See my Range Poultry Housing page for more information.
Free Range Notes
Real free-range egg farming is much more labor-intensive than confinement or mud-yard free range, so it’s not worth doing commercially unless you can get high prices.
One reason you can get away with infrequent house moves is that the manure in a litterless chicken house becomes drier and less obnoxious the longer the house sits in one place. I’m not exactly sure why this is, but it’s true. The first few days a house is in a new spot, the manure on the floor is wet and nasty. If the house has been in one place for a month, the manure is quite dry and there is no smell. Moving the houses too frequently maximizes the wetness and smell.
On clay soil, the mud problem makes it important to keep a solid turf at all times. Permanent pasture is the simplest way of achieving this, though a crop rotation with grasses or clover as one phase will also work. On sandy or gravely soils, cultivating the soil does not lead to an instant mud problem, so keeping the chickens among growing crops is a viable alternative.
Chickens love shade. It keeps them cool, out of the wind, and protects them from hawks and owls. Corn, kale, and sunflowers, planted with wide spacing between the rows and often with a ground cover of grass or clover in addition, are traditional chicken crops. When the crops ripen, the plants are knocked over and the chickens thresh out the grain or eat the leaves themselves. The chickens must be kept off the crop fields when the crops are young, but once the crops are big enough to withstand scratching, the chickens can be turned loose among them. This is the method preferred by Milo Hastings in The Dollar Hen.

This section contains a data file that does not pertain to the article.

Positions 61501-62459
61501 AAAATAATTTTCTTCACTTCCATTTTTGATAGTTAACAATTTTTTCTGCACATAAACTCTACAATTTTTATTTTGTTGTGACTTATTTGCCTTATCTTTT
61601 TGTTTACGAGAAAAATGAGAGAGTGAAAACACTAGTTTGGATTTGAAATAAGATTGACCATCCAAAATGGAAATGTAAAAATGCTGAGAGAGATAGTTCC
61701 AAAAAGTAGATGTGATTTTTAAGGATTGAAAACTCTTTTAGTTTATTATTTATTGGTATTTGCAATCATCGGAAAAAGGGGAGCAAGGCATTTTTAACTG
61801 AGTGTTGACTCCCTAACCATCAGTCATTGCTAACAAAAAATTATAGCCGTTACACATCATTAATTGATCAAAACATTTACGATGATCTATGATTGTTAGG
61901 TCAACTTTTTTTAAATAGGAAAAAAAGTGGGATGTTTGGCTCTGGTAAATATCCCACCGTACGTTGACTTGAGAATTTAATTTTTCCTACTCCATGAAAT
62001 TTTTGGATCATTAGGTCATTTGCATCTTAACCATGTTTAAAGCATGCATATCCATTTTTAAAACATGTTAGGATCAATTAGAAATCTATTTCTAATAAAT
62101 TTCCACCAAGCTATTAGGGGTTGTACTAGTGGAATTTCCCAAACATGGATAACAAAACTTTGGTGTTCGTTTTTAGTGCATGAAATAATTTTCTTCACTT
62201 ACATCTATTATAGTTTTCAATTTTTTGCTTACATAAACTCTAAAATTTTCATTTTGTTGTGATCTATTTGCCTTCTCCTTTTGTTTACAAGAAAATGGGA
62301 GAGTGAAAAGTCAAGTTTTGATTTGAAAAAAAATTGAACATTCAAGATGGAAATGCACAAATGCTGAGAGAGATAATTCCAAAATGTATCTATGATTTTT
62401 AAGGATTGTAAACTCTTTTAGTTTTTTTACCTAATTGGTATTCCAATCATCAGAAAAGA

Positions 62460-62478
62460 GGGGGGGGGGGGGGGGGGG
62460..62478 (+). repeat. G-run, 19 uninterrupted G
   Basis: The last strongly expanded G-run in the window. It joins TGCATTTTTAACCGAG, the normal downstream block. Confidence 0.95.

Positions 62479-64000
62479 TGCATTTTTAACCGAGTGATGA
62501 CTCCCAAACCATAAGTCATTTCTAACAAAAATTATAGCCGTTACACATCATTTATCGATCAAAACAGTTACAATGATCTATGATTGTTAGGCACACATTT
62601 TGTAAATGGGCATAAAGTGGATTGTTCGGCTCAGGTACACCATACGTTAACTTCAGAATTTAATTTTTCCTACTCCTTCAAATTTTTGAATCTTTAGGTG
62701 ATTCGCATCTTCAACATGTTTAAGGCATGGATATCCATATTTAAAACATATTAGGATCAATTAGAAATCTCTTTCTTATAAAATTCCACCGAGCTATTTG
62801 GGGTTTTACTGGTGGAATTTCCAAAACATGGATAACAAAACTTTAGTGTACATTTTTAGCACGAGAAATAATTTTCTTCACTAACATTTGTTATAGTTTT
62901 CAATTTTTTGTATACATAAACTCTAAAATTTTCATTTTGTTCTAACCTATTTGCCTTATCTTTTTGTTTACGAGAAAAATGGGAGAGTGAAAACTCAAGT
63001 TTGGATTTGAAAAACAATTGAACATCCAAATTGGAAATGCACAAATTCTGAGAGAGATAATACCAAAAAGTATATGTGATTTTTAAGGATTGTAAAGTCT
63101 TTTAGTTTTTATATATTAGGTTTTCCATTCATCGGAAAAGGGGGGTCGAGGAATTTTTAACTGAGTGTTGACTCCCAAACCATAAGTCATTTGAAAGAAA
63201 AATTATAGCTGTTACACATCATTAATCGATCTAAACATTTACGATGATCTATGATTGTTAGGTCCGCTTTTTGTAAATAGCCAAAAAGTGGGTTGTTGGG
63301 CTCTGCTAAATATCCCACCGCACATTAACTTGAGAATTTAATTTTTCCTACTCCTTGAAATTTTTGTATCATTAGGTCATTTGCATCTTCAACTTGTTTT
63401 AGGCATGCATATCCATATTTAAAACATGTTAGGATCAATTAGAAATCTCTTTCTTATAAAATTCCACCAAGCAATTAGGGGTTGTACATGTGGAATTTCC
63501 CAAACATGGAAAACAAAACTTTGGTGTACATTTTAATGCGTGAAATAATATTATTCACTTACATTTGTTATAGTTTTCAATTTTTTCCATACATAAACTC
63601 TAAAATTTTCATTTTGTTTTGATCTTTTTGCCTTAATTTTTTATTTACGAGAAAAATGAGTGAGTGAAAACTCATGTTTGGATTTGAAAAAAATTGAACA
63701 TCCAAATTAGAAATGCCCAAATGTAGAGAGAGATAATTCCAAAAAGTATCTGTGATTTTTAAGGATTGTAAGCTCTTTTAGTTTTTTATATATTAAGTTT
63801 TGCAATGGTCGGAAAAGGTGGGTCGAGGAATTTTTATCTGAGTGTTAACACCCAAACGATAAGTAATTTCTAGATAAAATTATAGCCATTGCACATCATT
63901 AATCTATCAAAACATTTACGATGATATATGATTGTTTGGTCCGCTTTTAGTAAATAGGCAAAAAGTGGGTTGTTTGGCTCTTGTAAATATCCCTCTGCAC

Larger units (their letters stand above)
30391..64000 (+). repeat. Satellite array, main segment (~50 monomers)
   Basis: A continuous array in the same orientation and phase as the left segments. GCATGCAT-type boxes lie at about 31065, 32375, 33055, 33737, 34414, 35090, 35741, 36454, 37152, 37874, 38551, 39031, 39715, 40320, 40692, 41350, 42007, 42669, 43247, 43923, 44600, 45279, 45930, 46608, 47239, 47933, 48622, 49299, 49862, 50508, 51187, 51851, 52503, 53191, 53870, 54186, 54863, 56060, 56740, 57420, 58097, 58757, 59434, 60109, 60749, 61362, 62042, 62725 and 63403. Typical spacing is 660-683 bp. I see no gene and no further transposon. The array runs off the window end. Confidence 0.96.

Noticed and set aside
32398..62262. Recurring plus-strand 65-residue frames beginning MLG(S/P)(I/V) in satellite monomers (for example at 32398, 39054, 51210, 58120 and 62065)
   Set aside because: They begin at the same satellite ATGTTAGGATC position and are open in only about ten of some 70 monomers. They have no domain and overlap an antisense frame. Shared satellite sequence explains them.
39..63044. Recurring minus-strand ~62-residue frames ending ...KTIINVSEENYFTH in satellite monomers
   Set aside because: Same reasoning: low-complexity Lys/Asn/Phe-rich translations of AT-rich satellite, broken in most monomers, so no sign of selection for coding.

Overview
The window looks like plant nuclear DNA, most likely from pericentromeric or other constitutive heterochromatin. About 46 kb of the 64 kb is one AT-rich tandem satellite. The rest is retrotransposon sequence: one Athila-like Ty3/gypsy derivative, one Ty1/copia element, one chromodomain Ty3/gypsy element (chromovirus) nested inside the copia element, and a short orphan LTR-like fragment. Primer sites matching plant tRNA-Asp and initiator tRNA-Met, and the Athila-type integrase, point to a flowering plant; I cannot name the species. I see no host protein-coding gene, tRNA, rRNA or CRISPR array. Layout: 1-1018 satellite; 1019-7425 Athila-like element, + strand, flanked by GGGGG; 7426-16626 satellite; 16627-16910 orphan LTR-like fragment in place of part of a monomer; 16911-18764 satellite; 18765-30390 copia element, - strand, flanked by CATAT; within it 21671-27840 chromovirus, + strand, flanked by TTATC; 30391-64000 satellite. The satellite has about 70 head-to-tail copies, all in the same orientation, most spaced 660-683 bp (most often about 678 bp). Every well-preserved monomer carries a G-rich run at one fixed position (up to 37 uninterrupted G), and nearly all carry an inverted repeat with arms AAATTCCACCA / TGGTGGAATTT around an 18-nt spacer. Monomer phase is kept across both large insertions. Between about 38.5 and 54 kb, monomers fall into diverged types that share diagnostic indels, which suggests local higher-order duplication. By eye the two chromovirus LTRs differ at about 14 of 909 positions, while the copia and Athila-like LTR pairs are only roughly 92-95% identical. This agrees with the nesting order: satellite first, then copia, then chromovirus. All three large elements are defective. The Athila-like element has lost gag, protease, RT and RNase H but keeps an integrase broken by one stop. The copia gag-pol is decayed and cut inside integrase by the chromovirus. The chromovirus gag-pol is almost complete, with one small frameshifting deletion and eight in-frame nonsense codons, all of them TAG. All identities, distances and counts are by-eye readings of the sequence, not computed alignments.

Hedges and structures like board fences can also provide the shade and windbreaks that will help the chickens to spend most of the day outdoors. Careful placement of feeders and waterers to encourage ranging is also useful. This can be overdone—in really hot, sunny weather, the chickens may prefer being thirsty to covering a long distance in the hot sun, sometimes with disastrous results. At the very least, the chickens shouldn’t be forced to go indoors for feed and water. Feeders and waterers should be scattered at convenient intervals across the range.
Running hens among trees is also a possibility. Hens will roost in the trees, which is a nuisance and causes the egg yield to fall precipitously in bad weather, since food energy must be diverted to keeping warm. This is not a problem with modern broilers, which do not fly. The appropriateness of running chickens among fruit trees depends on the type of fruit. Tree crops that are allowed to fall to the ground before being gathered are a bad choice unless having your chickens eat them is part of your plan. In many countries, paranoia about bacteria levels will prevent you from running poultry among the trees.
Eggs from chickens who spend a lot of time outdoors and eat plenty of fresh green plants taste better and have darker yolks than those of confinement hens, and the meat is also more flavorful and better-textured. This superiority forms a solid basis for attracting quality-oriented customers who are willing to pay premium prices for premium products. Range can also reduce feed consumption somewhat and allows a simplified diet, though less than people often suppose. Click here for an old-time description of this.